Claire O’Berry 14:23
Yeah, yeah. I was interviewing a doctor last week from in this busselton area, Dr. Sarah Moore, and she said it she’s a doctor of integrative medicine, you know, and she but she has palliative care patients, you know, in stage patients, but it’s, and yeah, the medical model is completely different here. Like you don’t pay for anything. But but we really started like jamming on this idea about you know, integrative care and Palliative care is really the same thing. get so hung up on this word is hospice and or how did you say hospice to host spice? spice. This is palliative care. But then there’s integrative care, which is also interdisciplinary, interdisciplinary and, and, you know, we just were like going, what, from womb to tomb, you know, people were like having that kind of model threw out their lives, that interdisciplinary model of care. So when those transitions for whatever reason happened to any of us, it’s just a seamless transition. You don’t have to prove anything or do anything or qualifier, it’s just like, this is the care you get, and it’s free. That’s why,
Kimberly C Paul 15:49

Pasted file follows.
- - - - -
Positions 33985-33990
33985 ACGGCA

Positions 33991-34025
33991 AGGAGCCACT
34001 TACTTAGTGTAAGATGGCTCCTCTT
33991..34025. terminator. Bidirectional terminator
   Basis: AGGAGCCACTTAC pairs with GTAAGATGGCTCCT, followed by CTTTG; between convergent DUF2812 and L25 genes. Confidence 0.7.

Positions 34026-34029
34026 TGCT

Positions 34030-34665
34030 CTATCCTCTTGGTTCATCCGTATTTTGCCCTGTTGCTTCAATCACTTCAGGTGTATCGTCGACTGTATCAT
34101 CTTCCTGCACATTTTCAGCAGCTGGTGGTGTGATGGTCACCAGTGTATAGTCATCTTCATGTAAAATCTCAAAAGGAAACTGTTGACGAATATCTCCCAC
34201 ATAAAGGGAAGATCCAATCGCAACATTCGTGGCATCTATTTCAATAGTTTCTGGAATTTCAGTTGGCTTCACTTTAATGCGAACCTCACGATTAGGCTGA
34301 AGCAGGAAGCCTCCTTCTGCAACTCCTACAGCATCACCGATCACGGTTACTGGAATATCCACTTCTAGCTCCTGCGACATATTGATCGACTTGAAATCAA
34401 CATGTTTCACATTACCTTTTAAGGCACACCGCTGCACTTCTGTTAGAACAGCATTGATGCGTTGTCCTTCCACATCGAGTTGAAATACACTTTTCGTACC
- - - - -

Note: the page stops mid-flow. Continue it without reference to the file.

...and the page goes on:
you know, it’s, it’s, it’s interesting, um, because we don’t have a system to measure integrity. In the United States, we don’t understand. We don’t know if the oncologist is saying more treatment, because this is what the patient wants, or even though it’s not going to do any good, or if it’s because reimbursement, he gets more money. So I mean, there’s nowhere to measure that his integrity when it comes to that. And so it’s left on that when someone with in stage cancer is being radiated to death. If they were just on comfort measures would they have lived longer. But I think also we Americans, we have a really hard time with truth, with reality, with, you know, acknowledging that the life that I leave this body, this breath that I’m able to talk to you with will one day be Duquesne, um, and, and I try to tell people, you know, I’m not a cheerleader for death. But I also am not someone that is going to run from it. I think when I see the bookmarks in the beginning and the end, it makes me live more fully today, and I compare it to vacation, you know, people people go to because I when I went to Fiji years ago, I was like 1012 days in Fiji and I was like, let’s, we were up early, we went to bed late. We there was we were exhausted when we got back. He was like we needed a vacation from our vacation. And I was, like, so exhausted. And I said, Well, you know, I thought about it for a long time. I’m like, well, we pushed ourselves really hard every day, because we knew it was going to end. Yeah. And we might not ever see this place again. So we pushed it. And my question is why? Why do we not do that with our lives? You know, we know it’s going to end. But we had we we tend to not push it not race towards something or do something that that lights our hair on fire. And we tend to settle thinking that we always have tomorrow. And I’m saying all i guaranteed is today. So it makes me get don’t want to get up early to see the sunset, it makes me you know, want to walk my dog one more time, just in case that I go to sleep tonight. And I don’t wake up.